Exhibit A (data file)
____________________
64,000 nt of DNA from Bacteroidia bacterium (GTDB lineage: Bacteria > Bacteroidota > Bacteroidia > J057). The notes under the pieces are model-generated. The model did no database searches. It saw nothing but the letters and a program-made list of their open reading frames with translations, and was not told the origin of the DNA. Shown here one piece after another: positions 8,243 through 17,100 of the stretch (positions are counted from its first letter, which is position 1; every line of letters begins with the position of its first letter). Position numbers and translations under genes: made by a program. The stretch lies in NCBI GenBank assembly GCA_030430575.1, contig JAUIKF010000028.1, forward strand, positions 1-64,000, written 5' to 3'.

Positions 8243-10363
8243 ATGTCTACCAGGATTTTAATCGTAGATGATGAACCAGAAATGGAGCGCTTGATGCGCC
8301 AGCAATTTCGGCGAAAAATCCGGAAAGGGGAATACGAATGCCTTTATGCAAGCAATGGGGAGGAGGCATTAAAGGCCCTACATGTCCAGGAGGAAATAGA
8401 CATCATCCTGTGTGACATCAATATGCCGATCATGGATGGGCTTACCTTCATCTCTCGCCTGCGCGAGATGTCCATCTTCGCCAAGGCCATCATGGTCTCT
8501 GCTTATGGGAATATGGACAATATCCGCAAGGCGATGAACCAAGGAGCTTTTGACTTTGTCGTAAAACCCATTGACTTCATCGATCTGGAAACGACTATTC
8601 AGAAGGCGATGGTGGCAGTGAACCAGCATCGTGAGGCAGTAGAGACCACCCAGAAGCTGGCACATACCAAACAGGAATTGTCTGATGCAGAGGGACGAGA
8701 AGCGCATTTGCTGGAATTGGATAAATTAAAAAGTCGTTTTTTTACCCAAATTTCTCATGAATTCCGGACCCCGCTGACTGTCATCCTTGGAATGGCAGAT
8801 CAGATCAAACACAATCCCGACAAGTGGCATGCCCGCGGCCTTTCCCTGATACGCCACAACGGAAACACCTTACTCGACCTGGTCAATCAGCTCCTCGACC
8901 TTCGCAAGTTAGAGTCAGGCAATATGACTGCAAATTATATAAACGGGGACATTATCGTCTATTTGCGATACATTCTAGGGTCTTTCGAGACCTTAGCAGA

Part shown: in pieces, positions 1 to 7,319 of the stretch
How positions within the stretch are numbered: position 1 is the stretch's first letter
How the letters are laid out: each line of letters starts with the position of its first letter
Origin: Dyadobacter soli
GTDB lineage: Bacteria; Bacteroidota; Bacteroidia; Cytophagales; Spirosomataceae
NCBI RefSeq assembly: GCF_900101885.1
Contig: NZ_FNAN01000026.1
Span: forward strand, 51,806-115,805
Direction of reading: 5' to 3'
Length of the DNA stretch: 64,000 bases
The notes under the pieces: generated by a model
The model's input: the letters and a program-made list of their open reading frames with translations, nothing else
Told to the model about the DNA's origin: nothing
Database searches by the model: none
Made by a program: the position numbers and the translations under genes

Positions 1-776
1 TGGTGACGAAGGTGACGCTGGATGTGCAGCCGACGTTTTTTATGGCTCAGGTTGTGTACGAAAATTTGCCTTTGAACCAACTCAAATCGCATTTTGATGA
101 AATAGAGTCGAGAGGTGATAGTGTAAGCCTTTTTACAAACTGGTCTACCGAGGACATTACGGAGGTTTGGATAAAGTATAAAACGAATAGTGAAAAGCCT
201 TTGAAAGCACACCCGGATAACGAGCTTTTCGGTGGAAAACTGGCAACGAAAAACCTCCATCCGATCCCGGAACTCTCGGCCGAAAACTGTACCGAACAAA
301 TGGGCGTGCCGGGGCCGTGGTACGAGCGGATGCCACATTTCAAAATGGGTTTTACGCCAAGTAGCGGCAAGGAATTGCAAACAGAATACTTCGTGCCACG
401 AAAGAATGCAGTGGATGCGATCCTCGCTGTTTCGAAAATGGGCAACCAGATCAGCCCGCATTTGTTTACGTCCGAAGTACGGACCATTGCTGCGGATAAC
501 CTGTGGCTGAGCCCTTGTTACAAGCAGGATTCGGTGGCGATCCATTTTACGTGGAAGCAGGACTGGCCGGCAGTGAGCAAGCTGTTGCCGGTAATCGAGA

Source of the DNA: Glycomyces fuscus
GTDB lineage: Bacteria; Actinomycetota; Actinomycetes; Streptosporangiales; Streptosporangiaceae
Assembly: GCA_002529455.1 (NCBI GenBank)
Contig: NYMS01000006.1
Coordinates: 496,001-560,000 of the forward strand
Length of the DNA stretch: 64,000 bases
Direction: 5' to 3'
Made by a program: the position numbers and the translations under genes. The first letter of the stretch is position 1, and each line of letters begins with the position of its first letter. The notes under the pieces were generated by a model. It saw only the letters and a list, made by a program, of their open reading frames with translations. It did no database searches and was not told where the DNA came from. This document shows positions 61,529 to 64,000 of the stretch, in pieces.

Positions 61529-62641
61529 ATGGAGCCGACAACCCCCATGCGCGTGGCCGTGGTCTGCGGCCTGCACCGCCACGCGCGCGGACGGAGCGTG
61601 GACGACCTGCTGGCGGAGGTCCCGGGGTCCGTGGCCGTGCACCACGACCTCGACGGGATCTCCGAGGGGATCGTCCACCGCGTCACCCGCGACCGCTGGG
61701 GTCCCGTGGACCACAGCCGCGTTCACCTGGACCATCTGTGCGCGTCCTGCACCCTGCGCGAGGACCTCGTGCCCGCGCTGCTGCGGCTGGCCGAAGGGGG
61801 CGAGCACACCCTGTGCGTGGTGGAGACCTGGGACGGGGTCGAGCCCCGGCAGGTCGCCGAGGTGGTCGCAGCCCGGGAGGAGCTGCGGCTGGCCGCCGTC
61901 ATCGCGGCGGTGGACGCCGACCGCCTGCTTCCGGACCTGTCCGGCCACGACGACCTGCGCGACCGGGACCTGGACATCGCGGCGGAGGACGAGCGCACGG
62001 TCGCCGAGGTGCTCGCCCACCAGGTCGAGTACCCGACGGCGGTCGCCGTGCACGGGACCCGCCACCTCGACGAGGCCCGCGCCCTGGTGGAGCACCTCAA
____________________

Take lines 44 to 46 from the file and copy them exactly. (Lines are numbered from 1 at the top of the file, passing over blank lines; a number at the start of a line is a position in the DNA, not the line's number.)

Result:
61701 GTCCCGTGGACCACAGCCGCGTTCACCTGGACCATCTGTGCGCGTCCTGCACCCTGCGCGAGGACCTCGTGCCCGCGCTGCTGCGGCTGGCCGAAGGGGG
61801 CGAGCACACCCTGTGCGTGGTGGAGACCTGGGACGGGGTCGAGCCCCGGCAGGTCGCCGAGGTGGTCGCAGCCCGGGAGGAGCTGCGGCTGGCCGCCGTC
61901 ATCGCGGCGGTGGACGCCGACCGCCTGCTTCCGGACCTGTCCGGCCACGACGACCTGCGCGACCGGGACCTGGACATCGCGGCGGAGGACGAGCGCACGG